Yes, the role takes up my time. The usual commitment is 6 Board Meetings per year, plus 4-6 Sub-Committees Meetings per year but if you have this time to give, there’s nowhere better to give it! All your expenses will be paid and you’ll be invited to some brilliant sporting and fundraising events that are family-friendly and lots of fun!

So why not come and join us?!  To apply to be a trustee, please follow this link or you can contact me for a chat if you’d like more information.

Challenges of a Disabled Mum: Finding support & information

Posted in Cerebral Palsy, Disability and kids, Disability Awareness, Disabled Parent, Does it wet the bed?, Family, Motherhood, My writing, and Personal

Before I became pregnant with Jack, I wanted to see a medical professional who would be able to advise me on the impact that pregnancy might have on my condition, Cerebral Palsy. I wasn’t naive, I knew it would be physically tough but I wanted reassurance I suppose, that it was possible and I wanted advice on the birth. Would my spasms and general movements make a natural delivery difficult?  Would I be able to have an epidural if I wanted to? Most of all, I knew what I wanted – reassurance that the events of my own birth, which caused my CP, wouldn’t repeat themselves. I knew it was unlikely, I knew there were no guarantees in life but I also knew talking to a professional about my fears would at least help in belittling them.

But despite asking my GP and searching online, I couldn’t find anyone who seemed to specialise in supporting disabled mothers. Eventually, we decided to go private and booked an appointment with a Harley Street Consultant in Obstetrics. He specialises in high-risk pregnancies, though thankfully he assured me that I wasn’t high-risk at all!  He assured us that a natural birth would be entirely possible and that my CP shouldn’t impact much at all.  He said an epidural shouldn’t be an issue and even recommended it. We were left wondering why we’d troubled him at all!

Nonetheless, it was just what I needed to hear and shortly after that appointment, I became pregnant.  At this point, I began looking for other types of information and support.  I wondered how I would cope with feeding, dressing, changing nappies and though I was aware of a couple of other disabled parents, panic set in!  Just how would I manage?!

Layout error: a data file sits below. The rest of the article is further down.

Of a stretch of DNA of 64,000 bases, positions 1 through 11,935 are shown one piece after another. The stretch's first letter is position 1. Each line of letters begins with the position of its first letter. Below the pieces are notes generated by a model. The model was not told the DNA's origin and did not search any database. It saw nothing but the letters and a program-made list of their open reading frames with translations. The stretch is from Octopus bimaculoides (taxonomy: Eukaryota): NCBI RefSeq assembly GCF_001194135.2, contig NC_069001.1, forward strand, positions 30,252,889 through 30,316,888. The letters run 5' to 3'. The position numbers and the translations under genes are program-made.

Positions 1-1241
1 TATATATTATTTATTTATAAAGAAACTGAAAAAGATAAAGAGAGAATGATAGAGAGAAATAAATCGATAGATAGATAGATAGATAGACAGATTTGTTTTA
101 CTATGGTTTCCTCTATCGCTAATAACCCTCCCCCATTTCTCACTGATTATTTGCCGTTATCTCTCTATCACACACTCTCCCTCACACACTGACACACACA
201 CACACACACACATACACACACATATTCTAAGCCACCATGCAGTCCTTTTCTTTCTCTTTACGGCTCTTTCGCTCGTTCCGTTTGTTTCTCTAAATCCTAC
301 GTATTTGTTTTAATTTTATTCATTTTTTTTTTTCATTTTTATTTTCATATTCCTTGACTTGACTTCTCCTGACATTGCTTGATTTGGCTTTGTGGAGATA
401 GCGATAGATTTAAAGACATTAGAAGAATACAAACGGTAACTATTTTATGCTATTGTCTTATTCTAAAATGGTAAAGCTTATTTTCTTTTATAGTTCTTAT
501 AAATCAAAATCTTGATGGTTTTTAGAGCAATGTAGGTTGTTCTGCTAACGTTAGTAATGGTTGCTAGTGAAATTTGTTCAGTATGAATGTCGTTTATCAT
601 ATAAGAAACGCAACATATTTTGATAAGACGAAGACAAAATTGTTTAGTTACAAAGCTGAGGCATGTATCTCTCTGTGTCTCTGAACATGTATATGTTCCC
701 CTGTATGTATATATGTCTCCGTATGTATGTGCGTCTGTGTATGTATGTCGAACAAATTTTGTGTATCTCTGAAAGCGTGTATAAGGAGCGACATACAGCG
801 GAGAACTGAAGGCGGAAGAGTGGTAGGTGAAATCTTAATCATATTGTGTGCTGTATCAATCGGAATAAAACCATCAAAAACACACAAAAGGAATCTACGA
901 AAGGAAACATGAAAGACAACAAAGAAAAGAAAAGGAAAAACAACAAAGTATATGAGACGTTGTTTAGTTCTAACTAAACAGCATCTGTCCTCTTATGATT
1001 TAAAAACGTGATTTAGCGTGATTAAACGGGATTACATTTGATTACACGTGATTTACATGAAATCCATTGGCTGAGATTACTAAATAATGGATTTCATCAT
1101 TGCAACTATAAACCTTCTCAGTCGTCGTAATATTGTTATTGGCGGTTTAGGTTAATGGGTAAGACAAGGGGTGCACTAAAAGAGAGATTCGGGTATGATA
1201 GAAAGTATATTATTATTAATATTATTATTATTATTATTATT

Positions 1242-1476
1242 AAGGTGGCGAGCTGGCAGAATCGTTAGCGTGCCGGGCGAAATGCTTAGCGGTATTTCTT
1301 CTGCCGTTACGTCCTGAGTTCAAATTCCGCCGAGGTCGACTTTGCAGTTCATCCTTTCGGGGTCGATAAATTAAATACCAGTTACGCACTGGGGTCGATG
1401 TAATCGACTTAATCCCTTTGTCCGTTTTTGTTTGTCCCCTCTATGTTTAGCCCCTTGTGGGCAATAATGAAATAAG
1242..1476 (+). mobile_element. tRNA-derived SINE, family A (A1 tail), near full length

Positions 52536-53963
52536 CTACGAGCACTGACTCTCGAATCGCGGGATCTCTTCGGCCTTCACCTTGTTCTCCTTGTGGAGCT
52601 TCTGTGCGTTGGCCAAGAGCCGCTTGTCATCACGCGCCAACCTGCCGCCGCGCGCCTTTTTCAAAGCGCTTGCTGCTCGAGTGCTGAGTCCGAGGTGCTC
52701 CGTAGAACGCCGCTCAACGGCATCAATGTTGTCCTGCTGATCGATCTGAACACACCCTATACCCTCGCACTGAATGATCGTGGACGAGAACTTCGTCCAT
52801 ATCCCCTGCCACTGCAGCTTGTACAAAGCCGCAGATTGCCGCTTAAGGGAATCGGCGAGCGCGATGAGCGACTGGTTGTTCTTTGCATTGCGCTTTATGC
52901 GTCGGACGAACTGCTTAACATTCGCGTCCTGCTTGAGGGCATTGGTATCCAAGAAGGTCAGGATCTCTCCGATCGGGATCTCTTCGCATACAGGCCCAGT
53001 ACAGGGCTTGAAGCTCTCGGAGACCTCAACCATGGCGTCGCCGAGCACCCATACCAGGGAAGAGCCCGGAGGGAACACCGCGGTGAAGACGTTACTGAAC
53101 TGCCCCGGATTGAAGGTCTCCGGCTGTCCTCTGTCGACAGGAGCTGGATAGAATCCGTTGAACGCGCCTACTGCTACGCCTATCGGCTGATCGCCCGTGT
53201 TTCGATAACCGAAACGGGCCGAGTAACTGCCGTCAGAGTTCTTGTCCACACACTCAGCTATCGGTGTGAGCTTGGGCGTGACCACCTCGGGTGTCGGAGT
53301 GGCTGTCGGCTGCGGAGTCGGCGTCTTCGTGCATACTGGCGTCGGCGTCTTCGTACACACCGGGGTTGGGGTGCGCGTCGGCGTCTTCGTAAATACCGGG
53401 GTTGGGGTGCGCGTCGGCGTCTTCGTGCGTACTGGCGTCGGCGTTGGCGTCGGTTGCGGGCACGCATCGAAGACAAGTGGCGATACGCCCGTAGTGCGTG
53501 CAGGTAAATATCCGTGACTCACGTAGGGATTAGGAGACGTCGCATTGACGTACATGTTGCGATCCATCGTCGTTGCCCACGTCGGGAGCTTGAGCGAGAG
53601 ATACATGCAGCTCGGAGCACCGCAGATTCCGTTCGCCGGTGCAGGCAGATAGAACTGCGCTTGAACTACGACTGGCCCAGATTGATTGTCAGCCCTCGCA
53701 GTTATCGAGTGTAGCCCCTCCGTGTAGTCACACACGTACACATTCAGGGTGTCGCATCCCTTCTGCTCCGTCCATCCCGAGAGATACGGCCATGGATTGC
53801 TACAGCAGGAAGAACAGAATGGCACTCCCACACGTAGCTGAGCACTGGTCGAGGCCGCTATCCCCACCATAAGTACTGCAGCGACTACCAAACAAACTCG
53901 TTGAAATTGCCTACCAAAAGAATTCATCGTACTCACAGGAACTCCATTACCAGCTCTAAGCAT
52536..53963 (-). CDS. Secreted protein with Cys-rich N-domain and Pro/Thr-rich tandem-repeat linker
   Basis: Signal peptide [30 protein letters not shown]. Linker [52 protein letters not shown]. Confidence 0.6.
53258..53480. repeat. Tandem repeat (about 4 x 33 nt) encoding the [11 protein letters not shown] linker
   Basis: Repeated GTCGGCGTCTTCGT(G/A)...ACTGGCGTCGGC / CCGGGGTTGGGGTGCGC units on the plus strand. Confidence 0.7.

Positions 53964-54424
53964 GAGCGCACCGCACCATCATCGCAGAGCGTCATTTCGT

But again, finding information was absolutely fruitless. It was as if disabled people just didn’t have children, like it wasn’t normal. Most of the support I found was for parents of disabled children and not the other way around.  I emailed the Disabled Parent’s Network but never received a reply and their website didn’t really provide much insight into the practicalities of being a disabled parent.

When our gorgeous boy finally arrived, I still wasn’t exactly sure how I’d do things but with the enduring support of hubby, I was determined to find MY way and in fact, it’s amazing how quickly and instinctively I learnt. I wore holes in all my jeans pushing Jack around the house in his moses basket because I couldn’t lift and carry him.  As he got bigger, my knees continued to suffer as I carried him short distances whilst walking on my knees!!

Although I developed my own ways, I still think it would have helped my confidence to talk to other disabled parents and chat about how they manage. That’s why I wrote my book and started this regular blog – even now, there needs to be much more awareness of disabled people and what we’re capable of.  We should be sharing our stories, good and bad, in order to support and encourage each other.  And as always, society as a whole needs to be more aware, as many people have been very surprised to learn that I’m a mummy!

If you’d like to share your story as a guest blogger, I’d love to hear from you!